Interested in catching some really big trout?
The Red Tide outbreaks in 2004 and 2005 had devastating effects on the speckled seatrout populations in Tampa Bay.
But now, after three years of recuperating, "specks" have rebounded dramatically, and the fishery is better now than before the outbreaks.
Big, yellow-mouth trout in the 20- to 25-inch range are being caught with regularity.
The Pinellas Point and Fort De Soto Park grass flats are the places to go if you're interested in getting in on some of this action.
You can get to Pinellas Point through the pink streets off Pinellas Point Drive. You can gain access to the fish at Bay Vista Park at the end of the pink streets. Parking is regulated to a degree, so check the parking signs before settling in. Also, be respectful of and courteous to the area homeowners.
If you are visiting Fort De Soto for the first time, visit the park headquarters at the intersection of Pinellas Bayway South and Anderson Boulevard (look for the big American flag). The rangers can point you in the right direction.
The most productive flats in both locations will have uniqueness to them that other flats in the area will not have.
Look for a deep-water cut, drop-off, oyster bed, or some other form of structure adjacent to the flat. In other words, find two types of structure and you will find the trout.
The best time to fish for these monsters is on the incoming tide. During the flood tide, baitfish will move up on the flat and the trout follow.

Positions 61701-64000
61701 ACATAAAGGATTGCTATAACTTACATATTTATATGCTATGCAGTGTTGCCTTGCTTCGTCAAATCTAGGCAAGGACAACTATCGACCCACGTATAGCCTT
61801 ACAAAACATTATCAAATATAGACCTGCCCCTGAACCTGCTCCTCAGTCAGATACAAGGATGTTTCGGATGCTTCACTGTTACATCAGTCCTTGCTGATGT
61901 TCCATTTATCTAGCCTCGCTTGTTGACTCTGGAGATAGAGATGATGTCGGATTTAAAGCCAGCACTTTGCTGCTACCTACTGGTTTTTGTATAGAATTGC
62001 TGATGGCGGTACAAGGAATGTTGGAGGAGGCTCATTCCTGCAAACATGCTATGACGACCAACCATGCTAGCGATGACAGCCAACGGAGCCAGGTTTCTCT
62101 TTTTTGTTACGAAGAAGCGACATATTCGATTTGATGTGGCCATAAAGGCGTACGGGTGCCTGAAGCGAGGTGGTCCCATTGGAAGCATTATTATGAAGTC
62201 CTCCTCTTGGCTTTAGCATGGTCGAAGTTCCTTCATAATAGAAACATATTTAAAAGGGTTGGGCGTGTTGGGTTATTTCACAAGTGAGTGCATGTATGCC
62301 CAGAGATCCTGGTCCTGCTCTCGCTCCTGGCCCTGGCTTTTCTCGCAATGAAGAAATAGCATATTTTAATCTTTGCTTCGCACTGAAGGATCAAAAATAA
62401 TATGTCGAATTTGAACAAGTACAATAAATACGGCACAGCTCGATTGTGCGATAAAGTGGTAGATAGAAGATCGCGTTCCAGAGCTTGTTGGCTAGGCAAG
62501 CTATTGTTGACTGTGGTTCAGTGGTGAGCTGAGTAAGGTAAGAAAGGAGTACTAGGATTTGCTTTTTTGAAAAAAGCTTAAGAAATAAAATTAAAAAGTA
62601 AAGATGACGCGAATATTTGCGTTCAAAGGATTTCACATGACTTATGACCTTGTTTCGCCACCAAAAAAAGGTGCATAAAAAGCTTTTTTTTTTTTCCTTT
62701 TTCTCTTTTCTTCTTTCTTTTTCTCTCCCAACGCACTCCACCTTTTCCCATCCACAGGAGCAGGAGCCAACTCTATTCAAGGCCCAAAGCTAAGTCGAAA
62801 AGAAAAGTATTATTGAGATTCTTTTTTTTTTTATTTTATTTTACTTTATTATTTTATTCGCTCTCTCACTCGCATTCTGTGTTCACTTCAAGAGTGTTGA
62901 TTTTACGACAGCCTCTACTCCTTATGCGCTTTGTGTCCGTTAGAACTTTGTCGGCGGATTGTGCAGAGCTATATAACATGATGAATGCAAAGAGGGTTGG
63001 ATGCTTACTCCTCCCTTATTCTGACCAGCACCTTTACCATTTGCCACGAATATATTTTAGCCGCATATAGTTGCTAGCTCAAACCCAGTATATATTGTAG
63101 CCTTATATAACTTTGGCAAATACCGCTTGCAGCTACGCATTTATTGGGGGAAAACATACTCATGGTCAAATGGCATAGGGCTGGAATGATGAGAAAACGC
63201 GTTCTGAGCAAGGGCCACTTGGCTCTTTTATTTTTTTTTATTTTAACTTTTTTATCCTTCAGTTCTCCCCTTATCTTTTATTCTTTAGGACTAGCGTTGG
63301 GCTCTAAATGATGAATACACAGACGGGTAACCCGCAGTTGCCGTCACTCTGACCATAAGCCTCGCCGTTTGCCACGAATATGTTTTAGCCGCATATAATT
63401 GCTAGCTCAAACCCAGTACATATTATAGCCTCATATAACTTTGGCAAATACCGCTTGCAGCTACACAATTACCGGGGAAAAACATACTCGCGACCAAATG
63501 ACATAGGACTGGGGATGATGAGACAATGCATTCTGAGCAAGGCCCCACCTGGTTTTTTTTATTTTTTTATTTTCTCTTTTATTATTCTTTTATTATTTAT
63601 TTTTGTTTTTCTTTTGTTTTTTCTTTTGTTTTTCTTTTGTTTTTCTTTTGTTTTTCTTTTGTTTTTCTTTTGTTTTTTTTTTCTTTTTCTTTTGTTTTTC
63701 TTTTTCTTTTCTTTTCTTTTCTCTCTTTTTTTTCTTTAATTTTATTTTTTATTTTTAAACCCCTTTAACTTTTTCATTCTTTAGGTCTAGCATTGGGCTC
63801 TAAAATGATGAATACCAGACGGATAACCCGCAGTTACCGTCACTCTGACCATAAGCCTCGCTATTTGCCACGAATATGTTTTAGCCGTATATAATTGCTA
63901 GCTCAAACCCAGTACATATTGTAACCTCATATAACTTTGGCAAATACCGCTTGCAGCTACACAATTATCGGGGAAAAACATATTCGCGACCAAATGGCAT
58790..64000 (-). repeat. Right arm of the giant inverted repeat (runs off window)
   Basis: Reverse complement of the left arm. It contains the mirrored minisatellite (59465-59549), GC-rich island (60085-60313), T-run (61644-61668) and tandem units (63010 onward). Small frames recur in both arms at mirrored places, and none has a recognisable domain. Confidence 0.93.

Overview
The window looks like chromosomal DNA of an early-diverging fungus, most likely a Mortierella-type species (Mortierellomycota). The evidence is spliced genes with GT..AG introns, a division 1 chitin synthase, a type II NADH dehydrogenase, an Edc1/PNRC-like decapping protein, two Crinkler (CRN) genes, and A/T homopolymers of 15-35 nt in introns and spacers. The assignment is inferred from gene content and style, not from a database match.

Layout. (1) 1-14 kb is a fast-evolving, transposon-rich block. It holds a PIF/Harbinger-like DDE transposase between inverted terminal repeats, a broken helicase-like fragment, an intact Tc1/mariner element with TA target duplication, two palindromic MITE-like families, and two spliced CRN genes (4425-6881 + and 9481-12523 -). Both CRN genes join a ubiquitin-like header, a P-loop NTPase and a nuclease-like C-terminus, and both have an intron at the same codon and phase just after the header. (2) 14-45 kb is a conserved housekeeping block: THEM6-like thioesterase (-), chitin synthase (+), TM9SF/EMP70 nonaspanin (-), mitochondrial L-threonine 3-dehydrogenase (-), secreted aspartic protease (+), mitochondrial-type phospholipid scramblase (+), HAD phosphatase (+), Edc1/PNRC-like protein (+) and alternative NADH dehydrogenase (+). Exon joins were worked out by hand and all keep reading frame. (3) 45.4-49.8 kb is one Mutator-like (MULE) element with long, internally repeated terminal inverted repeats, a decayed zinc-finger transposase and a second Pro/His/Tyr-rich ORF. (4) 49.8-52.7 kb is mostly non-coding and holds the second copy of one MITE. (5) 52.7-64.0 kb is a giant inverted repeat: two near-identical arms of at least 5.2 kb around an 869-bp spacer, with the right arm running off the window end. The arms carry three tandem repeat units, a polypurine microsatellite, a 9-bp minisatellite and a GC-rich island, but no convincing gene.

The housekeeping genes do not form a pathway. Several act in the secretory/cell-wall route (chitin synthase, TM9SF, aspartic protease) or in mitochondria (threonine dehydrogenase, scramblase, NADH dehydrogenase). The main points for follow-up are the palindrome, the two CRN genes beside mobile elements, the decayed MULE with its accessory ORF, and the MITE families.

Big pinfish, grunts and scaled sardines (whitebait) are the best baits to use for trophy trout. Usually the bait can be caught right where you're going to fish. Don't waste your time or money with live shrimp; pinfish peck them to death.
Artificial baits will catch big trout, too, but you have to wade through the small fish to get to the big ones. Big, live baitfish draw in big trout, period!
The tackle is not out of the ordinary. A 7- to 8-foot rod and 10-pound test works fine, but the hook size should be adjusted according to bait size.
Typically a 1/0 or 2/0 "J" or circle hook is all that is necessary. Hooking the bait in the pectoral fins causes the bait to swim more erratically than hooking it in the nose.
The best technique when using live bait on the grass flats is to use a float. The float will keep your offering out of and above the grass, plus it's easier to keep your eye on it.
Rick Frazier runs Lucky Dawg Charters out of St. Petersburg and can be reached at (727) 510-4376. If you've had a great day fishing from land, contact the lubberline at (727) 893-8775 or e-mail captain